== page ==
"Art dictates that we not stand still," remarked Ludwig van Beethoven. Hearing all nine symphonies in four days, as we did, or over a period of eight weeks, as you have, is the clearest illustration.
The Ninth Symphony is a world in itself, with a clearly philosophical dramaturgy moving from confusion to clarity, from darkness to light. We'll begin this hour with a strong beacon, the second movement.
In the third comes a moment that maestro Andris Nelsons finds highly striking, telling DW, "It is Beethoven at his most intimate, where he opens his heart almost to the point of being naked. I see this as a conversation between Beethoven and God. I think it is some of the most touching music ever written. Conducting the third movement of the Ninth Symphony always brings tears to my eyes."
Then comes the iconic choral finale, with its vocal part set to Friedrich Schiller's "Ode to Joy." Nelsons has an very personal description of this movement as well: "It shows belief in a positive outcome, be it belief in life after death, or be it triumph over personal tragedy. Beethoven speaks to everyone in different ways, and I can’t tell you how to understand his music. For my part, I think he goes beyond time and beyond classicism. He’s a universal composer who went beyond everything.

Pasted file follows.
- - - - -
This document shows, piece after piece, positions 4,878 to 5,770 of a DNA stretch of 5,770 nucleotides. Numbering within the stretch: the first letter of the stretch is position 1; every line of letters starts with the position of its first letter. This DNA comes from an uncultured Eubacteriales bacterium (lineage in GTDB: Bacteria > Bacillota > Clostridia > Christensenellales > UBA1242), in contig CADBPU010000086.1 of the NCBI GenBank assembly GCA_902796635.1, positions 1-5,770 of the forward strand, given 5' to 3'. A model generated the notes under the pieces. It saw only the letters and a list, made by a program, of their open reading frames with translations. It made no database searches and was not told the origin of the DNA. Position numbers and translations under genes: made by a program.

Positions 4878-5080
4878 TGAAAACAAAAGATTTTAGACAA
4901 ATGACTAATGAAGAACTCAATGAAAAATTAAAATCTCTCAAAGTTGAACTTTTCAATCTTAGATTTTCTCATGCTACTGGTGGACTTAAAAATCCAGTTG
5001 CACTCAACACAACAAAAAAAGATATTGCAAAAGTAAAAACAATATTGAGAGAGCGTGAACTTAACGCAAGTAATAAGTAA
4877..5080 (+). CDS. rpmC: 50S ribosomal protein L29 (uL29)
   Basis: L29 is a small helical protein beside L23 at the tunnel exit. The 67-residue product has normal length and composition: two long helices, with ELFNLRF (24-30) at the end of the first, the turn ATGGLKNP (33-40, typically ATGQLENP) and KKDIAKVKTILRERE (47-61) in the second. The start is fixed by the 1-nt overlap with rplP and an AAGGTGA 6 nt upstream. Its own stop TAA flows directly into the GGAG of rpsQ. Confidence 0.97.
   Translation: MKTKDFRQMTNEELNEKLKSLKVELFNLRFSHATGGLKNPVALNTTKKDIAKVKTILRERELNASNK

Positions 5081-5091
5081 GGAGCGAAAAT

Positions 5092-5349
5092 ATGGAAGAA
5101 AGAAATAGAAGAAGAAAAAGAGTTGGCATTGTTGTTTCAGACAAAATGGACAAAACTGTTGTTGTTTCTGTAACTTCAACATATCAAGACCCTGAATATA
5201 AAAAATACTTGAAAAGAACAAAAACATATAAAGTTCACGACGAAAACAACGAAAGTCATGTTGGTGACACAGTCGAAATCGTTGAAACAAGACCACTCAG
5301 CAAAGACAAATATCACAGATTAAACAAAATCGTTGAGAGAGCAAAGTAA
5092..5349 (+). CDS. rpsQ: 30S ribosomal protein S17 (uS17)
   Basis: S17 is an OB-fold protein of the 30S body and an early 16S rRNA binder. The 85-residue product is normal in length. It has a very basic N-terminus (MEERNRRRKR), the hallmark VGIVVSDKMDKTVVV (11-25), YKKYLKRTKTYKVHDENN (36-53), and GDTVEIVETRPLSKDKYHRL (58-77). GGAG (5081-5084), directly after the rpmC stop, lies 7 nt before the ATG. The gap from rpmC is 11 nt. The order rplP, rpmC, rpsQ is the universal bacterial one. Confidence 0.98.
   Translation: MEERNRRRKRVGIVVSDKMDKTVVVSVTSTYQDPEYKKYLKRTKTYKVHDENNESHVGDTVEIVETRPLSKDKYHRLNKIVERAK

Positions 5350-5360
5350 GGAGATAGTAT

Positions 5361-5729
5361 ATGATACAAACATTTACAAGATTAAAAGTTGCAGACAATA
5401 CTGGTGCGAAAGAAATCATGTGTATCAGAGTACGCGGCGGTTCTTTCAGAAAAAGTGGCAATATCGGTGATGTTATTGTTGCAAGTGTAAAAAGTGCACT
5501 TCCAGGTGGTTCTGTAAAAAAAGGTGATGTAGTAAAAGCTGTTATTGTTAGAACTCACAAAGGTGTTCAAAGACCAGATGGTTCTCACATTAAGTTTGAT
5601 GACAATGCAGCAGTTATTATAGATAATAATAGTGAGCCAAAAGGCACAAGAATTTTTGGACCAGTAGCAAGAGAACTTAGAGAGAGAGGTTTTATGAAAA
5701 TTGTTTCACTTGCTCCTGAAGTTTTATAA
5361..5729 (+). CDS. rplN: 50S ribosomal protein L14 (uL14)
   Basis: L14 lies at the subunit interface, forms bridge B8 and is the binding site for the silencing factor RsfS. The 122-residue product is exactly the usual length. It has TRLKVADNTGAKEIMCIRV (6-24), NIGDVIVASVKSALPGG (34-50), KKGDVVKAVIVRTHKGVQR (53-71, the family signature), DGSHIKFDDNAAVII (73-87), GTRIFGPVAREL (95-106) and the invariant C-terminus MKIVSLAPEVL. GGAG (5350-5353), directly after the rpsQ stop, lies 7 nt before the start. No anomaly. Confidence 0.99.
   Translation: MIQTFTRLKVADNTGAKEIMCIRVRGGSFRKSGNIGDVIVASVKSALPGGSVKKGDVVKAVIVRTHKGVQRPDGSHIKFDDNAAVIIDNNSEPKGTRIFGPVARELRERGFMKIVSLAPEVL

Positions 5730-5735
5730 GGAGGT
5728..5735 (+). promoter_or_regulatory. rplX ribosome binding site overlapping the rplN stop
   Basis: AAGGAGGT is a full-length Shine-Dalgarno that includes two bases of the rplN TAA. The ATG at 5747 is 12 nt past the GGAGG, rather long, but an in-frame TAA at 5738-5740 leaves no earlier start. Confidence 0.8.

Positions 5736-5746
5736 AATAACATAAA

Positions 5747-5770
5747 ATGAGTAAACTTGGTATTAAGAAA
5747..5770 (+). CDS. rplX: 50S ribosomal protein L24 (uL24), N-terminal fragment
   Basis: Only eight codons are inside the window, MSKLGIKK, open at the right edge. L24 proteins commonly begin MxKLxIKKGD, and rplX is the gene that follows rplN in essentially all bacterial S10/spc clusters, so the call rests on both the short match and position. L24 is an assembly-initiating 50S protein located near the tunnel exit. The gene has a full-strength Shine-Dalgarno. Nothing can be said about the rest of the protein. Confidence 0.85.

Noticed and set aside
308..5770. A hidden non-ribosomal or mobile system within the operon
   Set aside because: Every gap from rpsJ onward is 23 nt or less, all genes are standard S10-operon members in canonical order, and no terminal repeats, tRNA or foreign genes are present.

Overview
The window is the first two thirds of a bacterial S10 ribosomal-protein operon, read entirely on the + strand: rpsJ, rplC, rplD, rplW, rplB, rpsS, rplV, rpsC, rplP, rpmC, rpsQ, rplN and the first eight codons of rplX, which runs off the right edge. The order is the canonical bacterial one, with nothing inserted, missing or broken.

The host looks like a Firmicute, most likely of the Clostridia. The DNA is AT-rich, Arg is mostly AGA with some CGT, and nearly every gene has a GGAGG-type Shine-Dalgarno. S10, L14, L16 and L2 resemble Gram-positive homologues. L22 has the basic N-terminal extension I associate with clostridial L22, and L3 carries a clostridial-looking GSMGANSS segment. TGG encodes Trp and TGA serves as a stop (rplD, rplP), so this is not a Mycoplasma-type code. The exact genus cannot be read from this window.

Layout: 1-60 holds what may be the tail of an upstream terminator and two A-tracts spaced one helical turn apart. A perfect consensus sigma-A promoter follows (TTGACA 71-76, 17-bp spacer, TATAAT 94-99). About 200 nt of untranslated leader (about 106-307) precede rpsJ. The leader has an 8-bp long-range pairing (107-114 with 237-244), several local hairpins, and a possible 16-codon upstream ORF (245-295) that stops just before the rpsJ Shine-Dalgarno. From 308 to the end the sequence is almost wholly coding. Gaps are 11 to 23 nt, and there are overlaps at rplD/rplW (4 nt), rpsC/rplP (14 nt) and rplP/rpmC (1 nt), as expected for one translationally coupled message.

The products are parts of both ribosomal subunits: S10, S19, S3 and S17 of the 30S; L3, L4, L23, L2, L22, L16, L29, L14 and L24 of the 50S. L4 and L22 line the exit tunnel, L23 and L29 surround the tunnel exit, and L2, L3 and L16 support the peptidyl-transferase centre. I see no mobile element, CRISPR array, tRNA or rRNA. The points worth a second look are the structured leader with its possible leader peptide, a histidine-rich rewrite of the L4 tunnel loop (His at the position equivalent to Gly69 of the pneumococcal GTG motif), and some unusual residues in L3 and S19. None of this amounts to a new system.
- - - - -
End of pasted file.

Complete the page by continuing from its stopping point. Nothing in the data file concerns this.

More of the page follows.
Ludwig van Beethoven (1770-1827)
Symphony No. 9 in D Minor, op. 125: 2nd, 3rd and 4th movements
Anna Gabler, soprano
Lioba Braun, alto
Toby Spence, tenor
Vuyani Mlinde, bass
City of Birmingham Symphony Orchestra Chorus
City of Birmingham Symphony Orchestra
Conductor: Andris Nelsons
Recorded by West German Radio, Cologne (WDR) in the Beethoven Hall, Bonn on September 10, 2014
Rebroadcasting rights: one broadcast before December 14, 2015